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groundhog day

do you remember the day i said
i was trying to figure out how to be
a buddhist who is being shot at ¿

i think i’ve found the way

what you do is
you die
if necessary
and as many times as necessary

you do it over and over,
and each time
your face forms
the same compassionate smile

the same sadness
the same forgiveness
over and over
like a character in bill murray’s movie
groundhog day,
doomed and blessed
to live the same
beautiful, endless

one miraculous day
that may never come
(and yet always comes)

it is learned
and this one part of the cycle
no longer needs to return —

and the crazy thing is
that all this time,
through every death-forgiving smile,
each blow and new denial
this is not some sad sacrificing martyrdom,
some hopeless, hopeful
offering of yourself as willing victim

no, you are doing this for you
because you know
that nothing brings more joy, more life, more hope, more peace
when being shot at like this

than finding the alchemy of forgiveness

over and over

until you, too
have finally learned enough
of what this day had to teach you

and are ready

for some
larger pain
to reach you

— april 10, 2006


found art, jackson park, peterborough, ontario, canada · ben wolfe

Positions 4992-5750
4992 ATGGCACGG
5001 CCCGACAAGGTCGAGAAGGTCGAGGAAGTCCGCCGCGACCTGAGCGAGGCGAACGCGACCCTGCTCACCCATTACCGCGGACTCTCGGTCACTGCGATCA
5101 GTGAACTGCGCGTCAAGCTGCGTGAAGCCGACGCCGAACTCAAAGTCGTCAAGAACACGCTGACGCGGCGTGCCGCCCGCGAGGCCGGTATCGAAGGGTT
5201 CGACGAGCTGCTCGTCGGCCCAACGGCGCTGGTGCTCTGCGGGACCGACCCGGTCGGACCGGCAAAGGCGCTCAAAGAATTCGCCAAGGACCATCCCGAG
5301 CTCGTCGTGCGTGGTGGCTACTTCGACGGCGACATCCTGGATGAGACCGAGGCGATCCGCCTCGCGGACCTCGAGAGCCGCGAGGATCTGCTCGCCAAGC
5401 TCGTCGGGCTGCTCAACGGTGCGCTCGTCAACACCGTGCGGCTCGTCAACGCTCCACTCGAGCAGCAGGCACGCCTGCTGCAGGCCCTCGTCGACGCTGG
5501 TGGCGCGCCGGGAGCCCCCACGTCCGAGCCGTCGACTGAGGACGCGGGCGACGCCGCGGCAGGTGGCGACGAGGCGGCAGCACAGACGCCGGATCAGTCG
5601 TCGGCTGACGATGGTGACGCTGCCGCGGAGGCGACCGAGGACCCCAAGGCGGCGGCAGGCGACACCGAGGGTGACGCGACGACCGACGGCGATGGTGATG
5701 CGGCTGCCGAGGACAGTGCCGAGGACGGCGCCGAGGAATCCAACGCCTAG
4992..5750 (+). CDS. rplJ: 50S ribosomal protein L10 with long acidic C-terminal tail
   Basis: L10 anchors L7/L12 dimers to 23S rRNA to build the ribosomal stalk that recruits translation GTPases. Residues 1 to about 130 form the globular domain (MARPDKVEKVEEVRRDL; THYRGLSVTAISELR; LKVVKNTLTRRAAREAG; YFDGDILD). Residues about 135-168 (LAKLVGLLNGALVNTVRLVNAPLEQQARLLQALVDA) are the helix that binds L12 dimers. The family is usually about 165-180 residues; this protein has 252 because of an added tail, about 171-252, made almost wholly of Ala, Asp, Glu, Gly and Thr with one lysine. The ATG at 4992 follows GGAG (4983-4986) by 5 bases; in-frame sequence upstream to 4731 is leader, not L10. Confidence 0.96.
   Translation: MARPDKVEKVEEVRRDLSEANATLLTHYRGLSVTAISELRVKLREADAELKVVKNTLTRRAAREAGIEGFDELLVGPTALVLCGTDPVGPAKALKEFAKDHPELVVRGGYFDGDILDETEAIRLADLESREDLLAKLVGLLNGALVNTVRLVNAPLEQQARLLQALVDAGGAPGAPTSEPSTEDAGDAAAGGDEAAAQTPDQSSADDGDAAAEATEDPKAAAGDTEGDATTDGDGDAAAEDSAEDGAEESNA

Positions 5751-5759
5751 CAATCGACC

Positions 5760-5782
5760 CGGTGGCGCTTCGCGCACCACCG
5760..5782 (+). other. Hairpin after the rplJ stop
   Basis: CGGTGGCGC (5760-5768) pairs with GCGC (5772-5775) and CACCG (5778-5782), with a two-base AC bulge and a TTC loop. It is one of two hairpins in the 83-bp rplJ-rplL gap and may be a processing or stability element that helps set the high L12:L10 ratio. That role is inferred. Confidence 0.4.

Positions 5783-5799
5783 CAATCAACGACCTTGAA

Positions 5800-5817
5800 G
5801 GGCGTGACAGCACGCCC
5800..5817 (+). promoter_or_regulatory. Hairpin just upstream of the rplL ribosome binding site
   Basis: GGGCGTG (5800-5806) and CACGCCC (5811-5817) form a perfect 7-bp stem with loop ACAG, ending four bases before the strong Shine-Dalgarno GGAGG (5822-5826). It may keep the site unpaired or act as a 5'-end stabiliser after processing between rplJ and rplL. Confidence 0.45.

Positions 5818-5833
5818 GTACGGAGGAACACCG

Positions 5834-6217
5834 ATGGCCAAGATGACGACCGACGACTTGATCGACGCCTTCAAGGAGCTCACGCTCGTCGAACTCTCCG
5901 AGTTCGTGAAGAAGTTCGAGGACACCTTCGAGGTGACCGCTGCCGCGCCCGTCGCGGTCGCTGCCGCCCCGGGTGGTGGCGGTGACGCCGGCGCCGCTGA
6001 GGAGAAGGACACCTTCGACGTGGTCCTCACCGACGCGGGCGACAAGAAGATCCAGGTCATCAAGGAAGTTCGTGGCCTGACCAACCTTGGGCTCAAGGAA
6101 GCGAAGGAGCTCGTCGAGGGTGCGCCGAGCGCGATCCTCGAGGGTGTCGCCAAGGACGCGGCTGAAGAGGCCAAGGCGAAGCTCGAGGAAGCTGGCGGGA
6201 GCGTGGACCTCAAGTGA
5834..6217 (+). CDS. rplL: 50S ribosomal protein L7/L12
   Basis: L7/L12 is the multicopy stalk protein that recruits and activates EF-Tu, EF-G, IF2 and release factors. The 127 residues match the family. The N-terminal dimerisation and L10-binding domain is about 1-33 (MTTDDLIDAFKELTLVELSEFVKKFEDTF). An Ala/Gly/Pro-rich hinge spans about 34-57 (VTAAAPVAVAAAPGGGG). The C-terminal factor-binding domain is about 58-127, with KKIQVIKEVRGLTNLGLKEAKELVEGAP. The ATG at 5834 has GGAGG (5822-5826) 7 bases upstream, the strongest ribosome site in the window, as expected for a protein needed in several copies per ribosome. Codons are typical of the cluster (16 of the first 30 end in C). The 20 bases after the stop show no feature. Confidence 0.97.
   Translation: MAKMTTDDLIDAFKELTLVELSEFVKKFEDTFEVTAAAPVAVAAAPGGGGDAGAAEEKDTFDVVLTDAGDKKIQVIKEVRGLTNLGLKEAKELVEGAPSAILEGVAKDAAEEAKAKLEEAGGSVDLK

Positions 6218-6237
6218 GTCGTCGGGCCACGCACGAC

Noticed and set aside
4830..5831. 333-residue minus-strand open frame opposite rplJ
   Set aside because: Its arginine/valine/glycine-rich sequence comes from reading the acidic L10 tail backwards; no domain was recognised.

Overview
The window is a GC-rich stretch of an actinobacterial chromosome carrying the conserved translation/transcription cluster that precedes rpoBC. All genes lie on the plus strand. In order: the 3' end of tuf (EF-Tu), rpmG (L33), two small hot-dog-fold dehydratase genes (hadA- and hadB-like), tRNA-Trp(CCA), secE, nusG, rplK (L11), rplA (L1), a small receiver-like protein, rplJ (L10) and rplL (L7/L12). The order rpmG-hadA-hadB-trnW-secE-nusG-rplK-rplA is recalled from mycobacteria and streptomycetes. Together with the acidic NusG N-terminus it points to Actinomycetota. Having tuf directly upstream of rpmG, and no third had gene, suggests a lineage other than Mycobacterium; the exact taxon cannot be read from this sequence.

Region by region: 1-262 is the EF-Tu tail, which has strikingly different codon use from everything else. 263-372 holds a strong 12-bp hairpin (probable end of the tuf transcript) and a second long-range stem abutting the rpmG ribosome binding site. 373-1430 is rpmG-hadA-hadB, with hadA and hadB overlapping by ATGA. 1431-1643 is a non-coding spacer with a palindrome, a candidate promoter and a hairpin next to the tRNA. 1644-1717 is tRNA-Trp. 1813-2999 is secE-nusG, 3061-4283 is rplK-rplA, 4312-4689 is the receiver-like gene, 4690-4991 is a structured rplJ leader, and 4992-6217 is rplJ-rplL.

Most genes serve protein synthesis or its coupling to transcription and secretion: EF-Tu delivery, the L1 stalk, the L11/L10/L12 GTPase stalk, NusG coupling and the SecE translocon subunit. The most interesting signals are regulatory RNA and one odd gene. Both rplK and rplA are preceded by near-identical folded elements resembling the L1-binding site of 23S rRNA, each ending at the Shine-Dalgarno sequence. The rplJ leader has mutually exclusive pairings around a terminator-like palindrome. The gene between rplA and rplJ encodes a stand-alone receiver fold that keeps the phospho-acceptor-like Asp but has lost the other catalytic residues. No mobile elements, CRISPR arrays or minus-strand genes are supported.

Conscious Closure (Vanessa Reid)

In this TEDx talk of unusual scope and beauty (Toronto, May 2015) Vanessa Reid, a pioneering social innovator, explores the wildness and creativity in life that are possible only in the embrace of the full cycle of existence — which includes dying. Our organizations, our parents, ourselves — all of us are on a journey that has an end, and the ability to “kiss the joy as it flies” has much to do with our capacity for conscious closure.



(by Carrie Fountain)

The wasps outside
the kitchen window
are making that
thick, unraveling sound
again, floating in
and out of the bald head
of their nest,
seeming not to move
while moving,
and it has just occurred
to me, standing,
washing the coffeepot,
watching them hang
loosely in the air-thin
wings; thick, elongated
abdomens; sad, down-
pointing antennae-
that this
is the heart’s constant
project: this simple
learning; learning
how to hold
and hope together;
to see on the unharmed
surface of one
the great scar
of the other;
to desire everything
and nothing
at once and to desire it
all the time;
and to contain that desire
fleshly, in a body;
to wash it and rest it
and feed it; to learn
its name and from whence
it came; and to speak
to it-oh, most of all
to speak to it-
every day, every day,
saying to one part,
“Well, maybe this is all
you get,” while saying
to the other, “Go on,
break it open, let it go.”

(Shared by the author as part of The Writer’s Almanac for October 20, 2015)

Introduction to Poetry

(by Billy Collins)

I ask them to take a poem
and hold it up to the light
like a color slide

or press an ear against its hive.

I say drop a mouse into a poem
and watch him probe his way out,

or walk inside the poem’s room
and feel the walls for a light switch.

I want them to waterski
across the surface of a poem
waving at the author’s name on the shore.

But all they want to do
is tie the poem to a chair with rope
and torture a confession out of it.

They begin beating it with a hose
to find out what it really means.